The ACS LaserWave and the Green 16 turned in unacceptable marks on most of our tests. Digital playback frequency response was poor, as the units dropped sounds in both the low and high ends of the audio spectrum. THD+N also exceeded our 0.1 threshold, and the boards were among the worst performers on our Digital Recording tests. Digital playback was highly distorted and lacking in both bass and treble. Our 8-bit and 16-bit .WAV files produced fair sound, acceptable for voice applications; FM-synthesis MIDI files sounded artificial and produced an unacceptable amount of noise.

The meager FM synthesis of the Yamaha OPL3 can be replaced by adding a Wave Blaster-compatible upgrade card (with the Green 16, we used Multiwave's DreamWave with the Crystal Dream wavetable synthesizer). Although the DreamWave was certainly a step up from FM synthesis MIDI, its music is unimpressive compared with other wavetable cards. With only 24-note polyphony and 20-voice multitimbrality, this card is not appropriate for MIDI composers."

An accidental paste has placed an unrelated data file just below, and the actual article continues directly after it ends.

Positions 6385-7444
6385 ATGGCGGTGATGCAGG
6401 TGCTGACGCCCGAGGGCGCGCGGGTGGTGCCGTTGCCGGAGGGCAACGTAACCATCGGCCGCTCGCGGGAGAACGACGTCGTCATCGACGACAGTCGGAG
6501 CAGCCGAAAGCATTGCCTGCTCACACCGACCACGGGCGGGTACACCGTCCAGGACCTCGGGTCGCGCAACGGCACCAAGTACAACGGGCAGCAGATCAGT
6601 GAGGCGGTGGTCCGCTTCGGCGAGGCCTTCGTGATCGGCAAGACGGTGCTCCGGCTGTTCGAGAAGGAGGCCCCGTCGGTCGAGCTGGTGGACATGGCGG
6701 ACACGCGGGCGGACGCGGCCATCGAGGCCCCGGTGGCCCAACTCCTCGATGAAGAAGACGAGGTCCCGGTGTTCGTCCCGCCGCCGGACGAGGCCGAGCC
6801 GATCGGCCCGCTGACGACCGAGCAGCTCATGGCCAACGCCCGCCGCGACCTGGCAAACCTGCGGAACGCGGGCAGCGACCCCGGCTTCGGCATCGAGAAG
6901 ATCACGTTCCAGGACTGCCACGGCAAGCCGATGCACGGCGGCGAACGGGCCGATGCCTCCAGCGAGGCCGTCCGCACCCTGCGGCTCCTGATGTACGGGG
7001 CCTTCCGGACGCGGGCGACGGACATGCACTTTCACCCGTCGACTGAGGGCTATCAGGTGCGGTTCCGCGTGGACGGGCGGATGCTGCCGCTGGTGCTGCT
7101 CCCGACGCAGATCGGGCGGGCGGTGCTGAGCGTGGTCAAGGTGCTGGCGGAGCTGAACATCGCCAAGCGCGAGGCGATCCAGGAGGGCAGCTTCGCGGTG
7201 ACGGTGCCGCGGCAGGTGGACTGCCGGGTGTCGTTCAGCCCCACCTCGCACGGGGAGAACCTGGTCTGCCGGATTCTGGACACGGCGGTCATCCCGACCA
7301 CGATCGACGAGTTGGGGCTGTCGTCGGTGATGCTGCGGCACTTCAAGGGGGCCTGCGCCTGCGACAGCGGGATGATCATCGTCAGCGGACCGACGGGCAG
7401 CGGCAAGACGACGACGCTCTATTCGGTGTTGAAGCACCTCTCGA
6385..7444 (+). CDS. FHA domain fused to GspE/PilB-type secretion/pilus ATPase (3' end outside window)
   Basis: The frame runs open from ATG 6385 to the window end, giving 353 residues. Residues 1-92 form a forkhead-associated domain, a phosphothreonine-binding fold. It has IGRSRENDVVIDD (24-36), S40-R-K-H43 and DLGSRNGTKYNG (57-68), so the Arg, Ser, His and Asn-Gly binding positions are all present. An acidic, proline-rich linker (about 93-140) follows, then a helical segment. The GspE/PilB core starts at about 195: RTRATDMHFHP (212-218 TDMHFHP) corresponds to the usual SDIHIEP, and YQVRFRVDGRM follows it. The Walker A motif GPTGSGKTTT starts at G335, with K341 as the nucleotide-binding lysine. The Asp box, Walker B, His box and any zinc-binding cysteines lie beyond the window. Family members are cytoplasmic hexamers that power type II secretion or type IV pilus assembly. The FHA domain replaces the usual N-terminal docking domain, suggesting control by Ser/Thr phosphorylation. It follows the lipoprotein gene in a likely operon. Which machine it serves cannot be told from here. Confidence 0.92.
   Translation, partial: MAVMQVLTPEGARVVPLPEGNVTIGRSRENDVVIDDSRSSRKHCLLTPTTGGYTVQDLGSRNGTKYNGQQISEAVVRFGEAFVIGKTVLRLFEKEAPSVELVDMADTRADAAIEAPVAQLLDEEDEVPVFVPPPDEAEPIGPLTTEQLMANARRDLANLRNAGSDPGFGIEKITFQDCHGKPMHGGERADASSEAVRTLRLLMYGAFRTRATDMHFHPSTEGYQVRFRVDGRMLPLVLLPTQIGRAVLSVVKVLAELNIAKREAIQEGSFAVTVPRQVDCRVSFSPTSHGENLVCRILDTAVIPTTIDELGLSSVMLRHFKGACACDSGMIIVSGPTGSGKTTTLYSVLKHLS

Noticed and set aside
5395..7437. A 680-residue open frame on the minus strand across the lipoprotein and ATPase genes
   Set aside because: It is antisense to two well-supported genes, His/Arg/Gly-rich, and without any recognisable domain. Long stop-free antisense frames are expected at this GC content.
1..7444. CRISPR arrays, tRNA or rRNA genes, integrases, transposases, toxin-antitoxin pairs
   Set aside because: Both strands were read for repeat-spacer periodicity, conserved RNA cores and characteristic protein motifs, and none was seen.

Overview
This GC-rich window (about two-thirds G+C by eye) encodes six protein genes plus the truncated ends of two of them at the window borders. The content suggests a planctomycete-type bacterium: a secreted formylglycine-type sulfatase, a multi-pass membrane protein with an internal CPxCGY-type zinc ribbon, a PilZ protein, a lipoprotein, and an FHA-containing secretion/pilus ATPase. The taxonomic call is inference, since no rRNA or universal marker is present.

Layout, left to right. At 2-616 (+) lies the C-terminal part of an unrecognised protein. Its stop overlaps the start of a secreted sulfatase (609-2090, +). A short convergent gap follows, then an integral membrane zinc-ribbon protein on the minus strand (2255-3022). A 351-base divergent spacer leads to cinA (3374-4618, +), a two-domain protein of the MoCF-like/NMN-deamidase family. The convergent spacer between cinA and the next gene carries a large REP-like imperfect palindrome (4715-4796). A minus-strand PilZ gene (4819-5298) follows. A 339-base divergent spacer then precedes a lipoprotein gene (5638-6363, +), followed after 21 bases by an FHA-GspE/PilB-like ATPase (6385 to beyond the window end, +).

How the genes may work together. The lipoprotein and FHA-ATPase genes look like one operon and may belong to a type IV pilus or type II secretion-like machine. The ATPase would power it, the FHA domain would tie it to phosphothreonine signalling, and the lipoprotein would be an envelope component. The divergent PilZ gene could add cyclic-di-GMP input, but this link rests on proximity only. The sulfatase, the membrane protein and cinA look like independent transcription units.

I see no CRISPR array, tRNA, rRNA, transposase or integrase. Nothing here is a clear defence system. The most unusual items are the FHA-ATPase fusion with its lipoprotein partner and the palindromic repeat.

PC Magazine



AudioWave 16PNP   

Launched: August 1995
Chipset: ESS ES1688
Bus: ISA 16-bit
Plug & Play: Yes

The AudioWave 16PNP was a sound card based on the ES1688 audio codec chip from ESS Technologies. It had these core features:

  • True Single Chip (ES1688) 16-bit Sound Board - a complete 16-bit stereo audio and OPL3 compatible FM Music Synthesis solution in one single chip. Supports 8-bit/16-bit audio stereo/mono recording & playback from 4 Khz to 44.1 Khz, multiple audio sources recording and 16-bit dynamic range ideal for advanced voice recognition.
  • Full Plug-N-Play and  Windows 95 ready - Supports Intel’s Plug-N-Play specifications and Windows 95 to make installation trouble free.
  • IDE interface for Double & Quad Speed CD-ROM drives
  • 20-Voice, 72 operator, OPL3 compatible ESFM Music Synthesizer
  • MIDI and Joystick interface - Built-in MPU401 (SMART & UART mode) and SB MIDI interface for any MIDI devices
  • Built-in selectable 6V or 9V DC supply for any external active  speakers - the only sound card with a selectable 6V or 9V DC output to power external active speakers. 4-watt per channel Class B stereo amplifier with typically 0.1% distortion.